by Jill Meyers
When I first contacted the Dreams Soar organization back in March, I asked Lyndse Costabile, the Chair of their Board of Directors, if they needed help connecting to Women in Aviation International (WAI) chapters around the globe, to inquire about collaborating on planning the Outreach events. I really expected to just send a few emails and make a few calls to contacts I had from being a WAI Chapter President since 2012. Little did I know that this would turn into me supporting Dreams Soar 24/7 on a volunteer basis, quitting my job in the process to support Shaesta Waiz and the organization full time. I thought I’d write a bit about what it’s like giving every ounce of yourself to something you are passionate about, even when you are not getting paid.
As the person handling Shaesta’s outreach events and logistics, it requires me to be available all day and all night to support needs in almost every time zone around the world. In the early months, I needed to be up in the morning to support Shaesta while she was in Canada and then in Europe. At the same time, I was on conference calls with our planning teams in places like Dubai, Singapore and New Caledonia, which often had me on calls very late at night. And then my phone would ring at 2:00 or 3:00 am, when folks overseas forgot to pull up a time zone chart to see what time it was here in California! And once they called, I really couldn’t be rude and say “I’ll call you back when I’m awake”, because by then, their business day is over and they are asleep! So I’d crawl into bed around 4:00 am, until around 5:00 am, when Lyndse and the Dream Soar folks on the East coast would get up and start texting me. I was never one to keep my mobile phone on my nightstand, as I always figured “no call in the middle of the night can be that important”. But as soon as Shaesta departed on May 13th, my watch with the Indiglo night light went into the drawer, and my iPhone took its place, with the ringer and text volumes turned up loud.
An interesting phenomenon started to happen in June after Shaesta crossed the Atlantic Ocean and arrive in Europe. It was as if my body clock knew it had to align with hers. One of the Board members said to me one day, “You pretty much have to be up when Shaesta’s up, right? No matter where she is?” and I replied “Yes!". I started naturally waking up when she did without setting my alarm or I would set my alarm for the time I knew Shaesta would be heading to the airport in Athens or Bahrain and wake up right before it went off. But here’s the surprise: I have been getting very little sleep since May, often in 2-4 hour bursts, yet I have a lot of energy and am not really that tired, and I don’t mind sharing the fact that I am in my mid-50s, so it’s not like I’m “twentysomething” and used to lack of sleep.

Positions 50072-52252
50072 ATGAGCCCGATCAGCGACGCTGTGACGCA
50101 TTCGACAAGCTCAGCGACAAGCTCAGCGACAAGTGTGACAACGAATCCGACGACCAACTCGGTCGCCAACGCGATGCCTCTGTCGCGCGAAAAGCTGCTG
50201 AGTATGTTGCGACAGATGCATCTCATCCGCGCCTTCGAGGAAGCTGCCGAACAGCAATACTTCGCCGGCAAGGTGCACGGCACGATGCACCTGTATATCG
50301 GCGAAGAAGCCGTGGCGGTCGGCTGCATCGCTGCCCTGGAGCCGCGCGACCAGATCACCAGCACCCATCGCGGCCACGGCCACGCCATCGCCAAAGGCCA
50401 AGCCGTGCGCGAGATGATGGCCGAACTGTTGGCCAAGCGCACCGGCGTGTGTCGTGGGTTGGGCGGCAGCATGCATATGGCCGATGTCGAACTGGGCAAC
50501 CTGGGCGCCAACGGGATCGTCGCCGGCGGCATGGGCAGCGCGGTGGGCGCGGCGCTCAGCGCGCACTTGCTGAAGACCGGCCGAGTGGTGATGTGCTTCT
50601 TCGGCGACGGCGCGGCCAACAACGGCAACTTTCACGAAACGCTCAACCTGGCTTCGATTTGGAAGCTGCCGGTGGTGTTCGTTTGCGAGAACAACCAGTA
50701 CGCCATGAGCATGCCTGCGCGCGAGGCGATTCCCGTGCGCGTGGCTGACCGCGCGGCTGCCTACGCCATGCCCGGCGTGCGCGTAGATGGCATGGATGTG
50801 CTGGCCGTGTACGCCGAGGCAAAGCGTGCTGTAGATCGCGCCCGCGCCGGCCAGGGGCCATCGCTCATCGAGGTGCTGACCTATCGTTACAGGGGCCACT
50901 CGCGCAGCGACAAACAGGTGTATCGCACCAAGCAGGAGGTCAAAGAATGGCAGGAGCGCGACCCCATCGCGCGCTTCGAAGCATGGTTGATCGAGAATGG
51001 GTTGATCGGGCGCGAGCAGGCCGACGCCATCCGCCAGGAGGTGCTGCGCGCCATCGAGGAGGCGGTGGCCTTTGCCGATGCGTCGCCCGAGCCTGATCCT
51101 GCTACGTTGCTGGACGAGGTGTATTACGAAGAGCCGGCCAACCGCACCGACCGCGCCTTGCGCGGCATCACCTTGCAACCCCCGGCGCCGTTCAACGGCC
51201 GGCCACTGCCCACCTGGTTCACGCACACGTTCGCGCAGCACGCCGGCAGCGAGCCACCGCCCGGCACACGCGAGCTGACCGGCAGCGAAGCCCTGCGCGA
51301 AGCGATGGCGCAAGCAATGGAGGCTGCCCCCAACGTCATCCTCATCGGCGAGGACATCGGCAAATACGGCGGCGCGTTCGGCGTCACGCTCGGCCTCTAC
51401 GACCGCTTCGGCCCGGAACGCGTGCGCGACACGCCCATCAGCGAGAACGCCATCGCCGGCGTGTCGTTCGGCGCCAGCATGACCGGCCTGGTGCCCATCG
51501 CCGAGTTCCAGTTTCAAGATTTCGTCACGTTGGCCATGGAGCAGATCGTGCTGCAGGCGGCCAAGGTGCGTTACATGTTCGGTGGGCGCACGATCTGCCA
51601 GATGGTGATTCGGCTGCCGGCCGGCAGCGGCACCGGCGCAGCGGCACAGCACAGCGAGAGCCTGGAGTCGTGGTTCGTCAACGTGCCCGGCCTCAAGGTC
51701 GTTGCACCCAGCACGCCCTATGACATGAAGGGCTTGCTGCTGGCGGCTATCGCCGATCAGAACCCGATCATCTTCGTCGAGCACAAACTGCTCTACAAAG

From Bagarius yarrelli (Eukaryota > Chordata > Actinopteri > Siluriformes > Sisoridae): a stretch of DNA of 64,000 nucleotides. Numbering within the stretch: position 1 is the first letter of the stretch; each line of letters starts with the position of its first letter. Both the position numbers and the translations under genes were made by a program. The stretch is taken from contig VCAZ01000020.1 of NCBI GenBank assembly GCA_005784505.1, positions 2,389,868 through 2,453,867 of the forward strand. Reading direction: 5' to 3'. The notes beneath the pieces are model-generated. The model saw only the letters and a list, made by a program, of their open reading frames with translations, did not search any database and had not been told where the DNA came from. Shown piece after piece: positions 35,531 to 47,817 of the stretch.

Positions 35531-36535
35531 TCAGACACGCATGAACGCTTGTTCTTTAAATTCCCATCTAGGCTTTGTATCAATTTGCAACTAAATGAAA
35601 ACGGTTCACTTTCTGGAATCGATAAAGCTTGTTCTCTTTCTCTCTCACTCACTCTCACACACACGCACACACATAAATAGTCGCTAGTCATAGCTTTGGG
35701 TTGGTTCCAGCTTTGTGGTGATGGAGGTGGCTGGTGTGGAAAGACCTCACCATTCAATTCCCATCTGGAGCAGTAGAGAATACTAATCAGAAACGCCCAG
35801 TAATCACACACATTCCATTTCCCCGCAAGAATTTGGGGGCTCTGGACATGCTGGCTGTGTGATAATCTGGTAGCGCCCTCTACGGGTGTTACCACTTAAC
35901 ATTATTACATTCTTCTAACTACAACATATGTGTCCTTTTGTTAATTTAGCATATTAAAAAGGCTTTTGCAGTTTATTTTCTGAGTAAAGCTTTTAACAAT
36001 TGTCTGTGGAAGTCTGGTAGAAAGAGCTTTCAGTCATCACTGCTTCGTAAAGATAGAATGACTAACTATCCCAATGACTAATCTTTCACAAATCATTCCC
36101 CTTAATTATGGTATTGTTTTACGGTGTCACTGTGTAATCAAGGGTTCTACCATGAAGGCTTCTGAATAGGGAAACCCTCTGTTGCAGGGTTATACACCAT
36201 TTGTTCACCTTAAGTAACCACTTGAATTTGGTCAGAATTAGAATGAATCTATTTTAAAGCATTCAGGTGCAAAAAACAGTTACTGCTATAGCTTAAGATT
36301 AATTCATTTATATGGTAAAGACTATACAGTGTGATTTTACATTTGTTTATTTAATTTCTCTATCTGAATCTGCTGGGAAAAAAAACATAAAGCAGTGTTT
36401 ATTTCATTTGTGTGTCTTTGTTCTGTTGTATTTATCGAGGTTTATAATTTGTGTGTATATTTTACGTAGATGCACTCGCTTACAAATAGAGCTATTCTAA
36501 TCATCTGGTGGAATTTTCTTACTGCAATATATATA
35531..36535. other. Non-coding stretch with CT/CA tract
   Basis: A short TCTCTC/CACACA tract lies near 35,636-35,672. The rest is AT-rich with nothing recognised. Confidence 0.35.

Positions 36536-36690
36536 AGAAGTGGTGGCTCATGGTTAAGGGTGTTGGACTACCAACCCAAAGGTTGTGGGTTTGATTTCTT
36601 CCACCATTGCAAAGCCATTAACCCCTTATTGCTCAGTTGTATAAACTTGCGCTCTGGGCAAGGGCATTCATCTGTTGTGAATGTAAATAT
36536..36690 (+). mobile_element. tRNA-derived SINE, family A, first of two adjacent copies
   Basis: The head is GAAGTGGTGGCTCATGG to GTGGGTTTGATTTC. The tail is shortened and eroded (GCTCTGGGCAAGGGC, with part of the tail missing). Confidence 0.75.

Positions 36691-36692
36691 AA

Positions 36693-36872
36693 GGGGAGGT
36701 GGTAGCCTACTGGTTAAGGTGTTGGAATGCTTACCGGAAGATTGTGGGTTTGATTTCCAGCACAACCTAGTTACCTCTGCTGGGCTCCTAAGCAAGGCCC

People often tell me that they are amazed and impressed and even astonished by the fact that I left a high-paying job to do this full time for the duration of Shaesta’s global flight. From the day I started supporting Dreams Soar full time to the day that Shaesta will land in Daytona Beach, I will have been doing this for six months. Yes, it’s been challenging to give up a paycheck as I am not wealthy by any stretch of the imagination, but I respond to people by saying that this is the most rewarding thing I’ve ever done and that I am having the time of my life!
Supporting Shaesta and this team and seeing the looks on the faces of the young people that Shaesta has inspired fills my heart with love and hope for the future. Knowing that I am part of this team that is helping underprivileged kids understand that they can let their dreams soar is an incredible feeling and you just can’t put a price tag on that.